My job was to ride the bike portion on my motorbike and respond to any emergencies that may take place. (Luckily I did not have to respond to any!). Here's my Volunteer take on the course:

That morning was cold - 8 degrees on the highway as I rode into Cochrane, and then onto the Cottage Club where the race was set to start. It was really neat to see all the athletes preparing, and you could feel the excitement and apprehension in the air. I thought the water would be freezing judging by the outside temperature, but a friend that raced said the water was a "warm" mountain temp of about 17 degrees. After my struggle swimming the 750 meters in my sprint race, I have nothing but respect for the athletes that morning that swam 1.9km!

Once out of the water, the transition was... interesting. The layout put the transition over a rather steep hill. up the road. This meant that the pros, who's bikes were at the very end (closest to the exit), had to exit the water and run directly uphill to reach their bikes. Rasmus Henning was first out of the water, and first off on his bike. I'm currently reading his book and it was awesome to see him in action and follow him on the course.

After the majority of the pros got off on their bikes, I hopped on my bike and peddled (just kidding) after them on my motorbike. The bike portion of this race is beautiful, travelling back into the foothills, down into Cochrane, through and across Springbank and into Calgary, ending at the reservoir. I've read online that Triathlete magazine placed the Calgary Half Ironman in it's list of the Top Ten most scenic triathlons, and now I can see why. It was great to get to ride through the foothills, but to also be doing it along with the pros was a triathlon nerd's dream.

At one point I pulled over (had to stretch the legs - like I should be whining after all that the athletes were going through!) and got to cheer on the athletes as they rode by. I was then stationed at the corner of 69st and Hwy 8 and who passed me but Sister Madonna Buder, The Iron Nun herself! Also, looking fantastic on the bike with a huge smile on her face was Deb (check out her race report at debtris.blogspot.ca).

Unfortunately I missed the run portion, around the Glenmore Reservoir. I heard the course was beautiful as well, but hilly. I spent some time at the finish line watching people cross, and was amazed at what they had accomplished. I cannot wait until I too can finish the Ironman 70.3 Calgary.

Saturday, July 28, 2012

Rewards

So it has been almost 2 weeks since my first triathlon! At work, this time I took it easier on the workout front, to allow my body to rest. Since I learned that my swim is a weakness, I want to concentrate on it over the coming months, as well as adding more strength training on a regular basis. I would like to try and do at least 3 sprint distance triathlons next season.

It feels weird not having a race to work towards (unfortunately I am not able to fit the remaining triathlons into my schedule due to work and vacation). I will be signing up for a few more running races, so that I stay motivated in my workouts. I really think the best way to keep yourself honest and training is by having the odd race to hold you accountable!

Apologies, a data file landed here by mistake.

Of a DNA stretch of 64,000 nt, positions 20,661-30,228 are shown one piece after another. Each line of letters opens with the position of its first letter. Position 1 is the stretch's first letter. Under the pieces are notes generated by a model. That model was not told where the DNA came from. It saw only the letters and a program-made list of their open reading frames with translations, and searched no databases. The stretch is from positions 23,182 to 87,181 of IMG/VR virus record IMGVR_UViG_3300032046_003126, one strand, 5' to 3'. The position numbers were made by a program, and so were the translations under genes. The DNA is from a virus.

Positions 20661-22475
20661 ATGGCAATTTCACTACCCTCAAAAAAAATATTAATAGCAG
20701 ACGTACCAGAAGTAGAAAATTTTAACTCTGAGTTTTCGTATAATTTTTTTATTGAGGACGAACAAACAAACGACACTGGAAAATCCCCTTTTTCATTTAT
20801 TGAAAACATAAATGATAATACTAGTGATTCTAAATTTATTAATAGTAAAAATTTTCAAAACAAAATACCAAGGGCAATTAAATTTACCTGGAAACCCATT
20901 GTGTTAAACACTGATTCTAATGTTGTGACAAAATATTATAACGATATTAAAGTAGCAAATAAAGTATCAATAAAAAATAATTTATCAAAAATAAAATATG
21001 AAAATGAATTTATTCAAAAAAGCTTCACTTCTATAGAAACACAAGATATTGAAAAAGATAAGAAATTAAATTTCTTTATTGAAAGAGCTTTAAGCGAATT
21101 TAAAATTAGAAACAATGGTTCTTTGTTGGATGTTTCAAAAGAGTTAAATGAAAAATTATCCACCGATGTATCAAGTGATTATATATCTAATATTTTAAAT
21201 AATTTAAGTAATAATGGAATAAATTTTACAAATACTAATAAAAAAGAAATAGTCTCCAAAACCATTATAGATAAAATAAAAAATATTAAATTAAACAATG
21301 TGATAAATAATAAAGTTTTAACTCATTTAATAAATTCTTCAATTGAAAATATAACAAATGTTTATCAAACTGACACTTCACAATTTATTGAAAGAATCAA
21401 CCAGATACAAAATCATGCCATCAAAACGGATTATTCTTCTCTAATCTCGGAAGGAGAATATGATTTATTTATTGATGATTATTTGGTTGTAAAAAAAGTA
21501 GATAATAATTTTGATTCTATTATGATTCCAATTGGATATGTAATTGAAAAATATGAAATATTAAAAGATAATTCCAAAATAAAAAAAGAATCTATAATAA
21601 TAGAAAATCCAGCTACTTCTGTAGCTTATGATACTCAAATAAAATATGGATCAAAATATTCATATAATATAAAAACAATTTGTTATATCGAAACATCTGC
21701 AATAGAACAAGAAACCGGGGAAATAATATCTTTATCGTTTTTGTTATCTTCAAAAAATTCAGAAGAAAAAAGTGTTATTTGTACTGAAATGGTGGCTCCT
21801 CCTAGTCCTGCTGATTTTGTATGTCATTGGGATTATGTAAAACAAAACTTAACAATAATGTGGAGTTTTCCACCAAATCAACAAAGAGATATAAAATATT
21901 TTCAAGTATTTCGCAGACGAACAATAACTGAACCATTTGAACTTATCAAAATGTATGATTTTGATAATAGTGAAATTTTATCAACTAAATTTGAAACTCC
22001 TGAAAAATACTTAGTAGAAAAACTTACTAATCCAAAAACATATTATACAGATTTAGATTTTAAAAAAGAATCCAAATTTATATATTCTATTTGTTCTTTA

Yesterday I received a huge "reward". We went into a clothing store, and I was able to fit into shorts and pants with a 36" waist! I used to wear a 40" waist! The great thing about this, is that there are far more clothes available in the smaller sizes. And I am feeling better about the way I look - which also then makes me want to train more and harder in order to improve and maintain what I have gained.

Sunday, July 15, 2012

Tri It Triathlon Chestermere - July 15, 2012 - Race Report

It's exciting to be writing my first race report for a triathlon! I'll try and include all the details I can remember...

Pre-Race:

I slept pretty well the night before - which is strange - but with the kids out of the house I didn't have to get up and banish monsters from closets at 4 am. The alarm went off at 5:30 and I was up. I had packed and organized everything last night, so there was little worry about what I was forgetting. There were some nerves on the ride to Chestermere, but nothing beyond ordinary. I wasn't able to eat very much for breakfast - a small bowl of cereal and an apple - as my stomach wasn't interested. I can see where this may be a problem for longer distance races.

We arrived early at the race (around 7a.m.), which gave me lots of time to rack my bike, set up for transition and get body marked. It was fun setting up in transition for the first time - it's a great opportunity to meet your fellow competitors, and check out how they set their stuff up. There was a huge variety of equipment - from mountain bikes right up to specialty tri-bikes. Getting body marked was cool - as I had seen it on the triathlon events I have watched - like Ironman. I haven't completely washed it off yet!

Weather wise it was perfect - the thunderstorms they had been calling for held off, and the temperature was nice and cool for the event.

At the pre-race briefing I learned another important lesson - courses change! First the order that we were starting was changed slightly. Second, the direction of the swim was changed from counter-clockwise to, you guessed it!, clockwise. Third, the run course was altered. Overall I think the course set up was great! It had just enough hills to be challenging, and some nice downhills to compensate (more on that later...).